We finally arrived at Laban Rata in the pouring rain and quickly made our way to the Mountain Torq hut. We were greeted by Roland, one of Mountain Torq’s most experienced trainers and he happily showed us to our room where we could change into some dry clothes. We hung out for a bit, drinking tea, looking through what little documentation there is on climbing on the summit and chatting with the trainers. Shockingly little has been climbed on Mt. Kinabalu but what has looked phenomenal.
During this torrential rain, the plateau acted like a giant roof, collecting water and sending it down one gulley right next to Laban Rata. This resulted in an impressive temporary waterfall right outside our window. Jimmy and I talked about walking down to it to take some pictures but Roland was quick to point out that if we wanted to go exploring, we had to have a guide with us. Frustrated by the draconian control the guides have over the guests, Jimmy calmly explained to Roland, “Well, if I get caught, I’ll just tell them that I’m Vicente”. To which Vicente quickly responded, “Jimmy, you’re much too white to be Vicente”.
After a depressingly Chinese-like buffet (pronounced “boo-fay”) for dinner, we crashed. We might have stayed up a bit later but the beer was too expensive for even Jimmy. We had an early morning planned, although not nearly as early as the 34 Koreans who had just shown up. Noisy and clueless, this bumbling group was scheduled to leave the hut around two in the morning and hike to the summit just in time to catch the sunrise. I could tell all the trainers were especially excited.
A few hours later, we were all awakened by what sounded like a Korean frat party. Even burying my head under my pillow couldn’t muffle the loud, fast talking and obnoxious laughing. Finally, around 2 or 2:30 they left and we were able to sneak in a couple of hours of decent sleep.
Monday, August 17th
We reluctantly woke to the sun creeping around the corner of the mountain and a beautifully clear view of the mountain. We quickly ate some toast and drank a few cups of coffee and then were off. Roland was our trainer for the day with Vicente taking up the rear. The plan was to Via Ferrata our way to the summit plateau and then, weather permitting, hike to the summit and generally just scope the plateau for future climbing trips.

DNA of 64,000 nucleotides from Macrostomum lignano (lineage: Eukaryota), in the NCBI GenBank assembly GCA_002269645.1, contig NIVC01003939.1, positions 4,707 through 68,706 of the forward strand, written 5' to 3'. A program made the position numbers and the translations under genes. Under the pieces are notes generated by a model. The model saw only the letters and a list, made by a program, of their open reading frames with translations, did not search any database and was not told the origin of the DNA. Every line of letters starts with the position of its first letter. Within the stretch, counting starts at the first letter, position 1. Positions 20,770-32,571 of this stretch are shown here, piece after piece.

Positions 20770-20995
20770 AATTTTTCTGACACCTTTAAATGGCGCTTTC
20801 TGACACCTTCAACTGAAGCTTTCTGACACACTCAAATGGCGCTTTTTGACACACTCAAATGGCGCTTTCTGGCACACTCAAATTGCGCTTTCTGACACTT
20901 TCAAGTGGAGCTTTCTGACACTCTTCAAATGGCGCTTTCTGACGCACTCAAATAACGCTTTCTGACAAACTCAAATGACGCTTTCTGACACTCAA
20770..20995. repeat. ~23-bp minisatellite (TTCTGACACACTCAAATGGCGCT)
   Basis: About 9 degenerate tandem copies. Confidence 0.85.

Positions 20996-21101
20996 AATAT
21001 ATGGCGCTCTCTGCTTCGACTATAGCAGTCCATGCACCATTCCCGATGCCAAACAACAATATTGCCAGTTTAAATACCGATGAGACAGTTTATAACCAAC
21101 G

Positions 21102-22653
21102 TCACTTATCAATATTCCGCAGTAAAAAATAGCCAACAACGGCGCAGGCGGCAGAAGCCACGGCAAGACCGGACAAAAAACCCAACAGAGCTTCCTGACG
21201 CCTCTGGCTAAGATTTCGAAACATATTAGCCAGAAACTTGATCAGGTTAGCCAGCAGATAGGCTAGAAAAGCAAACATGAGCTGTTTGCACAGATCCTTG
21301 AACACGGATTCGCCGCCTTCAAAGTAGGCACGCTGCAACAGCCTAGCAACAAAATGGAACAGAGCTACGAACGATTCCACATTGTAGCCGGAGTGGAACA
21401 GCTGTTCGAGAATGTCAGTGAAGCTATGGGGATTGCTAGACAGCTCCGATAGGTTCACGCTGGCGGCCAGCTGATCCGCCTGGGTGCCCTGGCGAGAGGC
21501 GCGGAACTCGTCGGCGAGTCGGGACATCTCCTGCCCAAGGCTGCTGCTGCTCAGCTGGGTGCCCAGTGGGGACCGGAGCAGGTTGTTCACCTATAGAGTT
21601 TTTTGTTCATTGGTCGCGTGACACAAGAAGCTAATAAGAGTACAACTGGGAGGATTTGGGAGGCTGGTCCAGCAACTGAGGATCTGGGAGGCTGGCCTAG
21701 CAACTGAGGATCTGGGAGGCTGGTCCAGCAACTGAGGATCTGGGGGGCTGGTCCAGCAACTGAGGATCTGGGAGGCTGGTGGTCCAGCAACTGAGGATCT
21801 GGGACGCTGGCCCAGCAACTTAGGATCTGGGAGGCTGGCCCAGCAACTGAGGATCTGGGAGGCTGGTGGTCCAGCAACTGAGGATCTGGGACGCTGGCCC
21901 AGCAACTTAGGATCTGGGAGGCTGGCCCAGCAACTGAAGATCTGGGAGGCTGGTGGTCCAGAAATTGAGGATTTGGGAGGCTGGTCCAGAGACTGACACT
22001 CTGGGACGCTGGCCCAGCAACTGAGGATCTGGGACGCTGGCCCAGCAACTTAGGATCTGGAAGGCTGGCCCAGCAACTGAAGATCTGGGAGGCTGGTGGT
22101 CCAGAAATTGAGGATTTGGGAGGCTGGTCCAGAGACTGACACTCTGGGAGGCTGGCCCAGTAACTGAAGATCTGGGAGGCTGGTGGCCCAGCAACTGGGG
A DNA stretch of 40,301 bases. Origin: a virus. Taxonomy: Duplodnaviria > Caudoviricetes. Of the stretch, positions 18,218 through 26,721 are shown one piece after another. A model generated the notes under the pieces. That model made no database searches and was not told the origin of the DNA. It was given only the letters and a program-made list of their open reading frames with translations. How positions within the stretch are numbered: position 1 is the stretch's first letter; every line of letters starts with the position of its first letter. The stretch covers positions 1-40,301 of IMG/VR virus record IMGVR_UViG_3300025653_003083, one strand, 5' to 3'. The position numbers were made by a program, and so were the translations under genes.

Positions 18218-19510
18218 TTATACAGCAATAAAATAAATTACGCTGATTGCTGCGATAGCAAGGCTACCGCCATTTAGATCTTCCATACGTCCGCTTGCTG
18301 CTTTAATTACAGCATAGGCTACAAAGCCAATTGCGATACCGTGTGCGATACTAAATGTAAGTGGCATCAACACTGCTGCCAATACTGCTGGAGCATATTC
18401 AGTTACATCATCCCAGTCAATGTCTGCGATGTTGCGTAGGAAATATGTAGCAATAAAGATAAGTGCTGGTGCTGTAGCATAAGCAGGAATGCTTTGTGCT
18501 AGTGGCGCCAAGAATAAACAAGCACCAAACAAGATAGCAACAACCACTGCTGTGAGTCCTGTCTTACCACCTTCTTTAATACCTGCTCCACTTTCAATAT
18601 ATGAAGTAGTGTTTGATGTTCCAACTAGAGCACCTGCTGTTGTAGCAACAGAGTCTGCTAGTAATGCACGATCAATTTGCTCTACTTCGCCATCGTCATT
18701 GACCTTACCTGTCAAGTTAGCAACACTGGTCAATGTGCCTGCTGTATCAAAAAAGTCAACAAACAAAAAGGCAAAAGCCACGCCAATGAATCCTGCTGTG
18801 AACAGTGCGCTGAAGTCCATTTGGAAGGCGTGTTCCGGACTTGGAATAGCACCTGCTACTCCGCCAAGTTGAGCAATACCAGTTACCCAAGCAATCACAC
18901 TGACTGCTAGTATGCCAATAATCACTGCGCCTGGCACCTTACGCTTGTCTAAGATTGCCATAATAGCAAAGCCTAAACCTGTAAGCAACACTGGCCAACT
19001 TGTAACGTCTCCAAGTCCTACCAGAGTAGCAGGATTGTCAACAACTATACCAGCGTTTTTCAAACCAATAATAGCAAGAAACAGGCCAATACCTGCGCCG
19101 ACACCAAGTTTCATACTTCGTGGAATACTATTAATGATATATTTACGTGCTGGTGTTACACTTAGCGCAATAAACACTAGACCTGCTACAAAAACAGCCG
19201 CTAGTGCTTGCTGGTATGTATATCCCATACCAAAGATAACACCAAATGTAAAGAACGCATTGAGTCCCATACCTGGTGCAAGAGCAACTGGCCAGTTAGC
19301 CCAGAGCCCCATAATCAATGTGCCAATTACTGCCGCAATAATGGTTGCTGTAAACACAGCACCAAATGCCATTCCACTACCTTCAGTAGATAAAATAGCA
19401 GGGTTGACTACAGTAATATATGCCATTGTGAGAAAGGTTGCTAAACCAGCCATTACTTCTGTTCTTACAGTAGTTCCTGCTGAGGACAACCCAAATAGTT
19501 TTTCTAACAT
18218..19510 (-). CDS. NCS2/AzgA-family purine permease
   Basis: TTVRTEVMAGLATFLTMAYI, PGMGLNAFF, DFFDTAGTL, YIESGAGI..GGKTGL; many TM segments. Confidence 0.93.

We quickly hiked up the trail to where the Via Ferrata started. The first part was very mellow; extremely low angle and almost no rungs or steps were needed to traverse across the face. It gave us the opportunity to inspect the hardware Wilfred had used and we were impressed. Everything was stainless steel, even the foot rungs and all of it was glued into place with two-part epoxy. It was clear he had done his homework and then dropped some cash to make this come together.
The other thing we noticed immediately was the effect the low angle Via Ferrata had on the equipment. They had mentioned to us that they burned through gear quickly and I could see why. Because the cables are close to the ground and the rock is at such a low angle, the Via Ferrata system is under tension almost all the time. As a result, as you walk, you tend to drag the carabiners along the cable. This wears a groove into the basket very quickly and also beats the crap out of the nose. These trainers were using this gear on a daily basis and they couldn’t afford to replace units this quickly so they had developed a creative and functional solution. They would wrap the entire nose with steel bailing wire, which would take the brunt of the wear. The steel would last longer than the aluminum and when it started to wear through, they would simply replace the wire. It was interesting to observe the difference between this Via Ferrata, currently the only one I know of in Southeast Asia, to those in Italy and Europe. The application was clearly a little different.
About half way up the Via Ferrata, the route crossed two suspension bridges and then followed a shallow dihedral to the summit. The bridges offered some nice exposure to the route and offered a stunning view of the valley below with Laban Rata in the foreground. The dihedral above actually followed a route put up by Japanese climbers many decades ago – one of the first ascents in the area. Occasionally we would pass some very old pins and 3/8” ring rivets that they had used for anchors. We even found an old RURP that was well on it’s way to rusting away completely.
As we got near the summit, clouds moved in below us leaving us feeling isolated on the huge slab of granite. However, as we pulled over the top the clouds cleared and we got our first glimpse of the massiveness of the summit plateau. Granite extended from below our feet to as far as we could see, randomly curving upward to form many distinct peaks and spires. Other than small bushes and plants there was no vegetation, which stood in stark contrast to the jungle slopes on the side of the mountain. Clouds would quickly roll in and obscure everything and then just as quickly, blow out exposing more the plateau.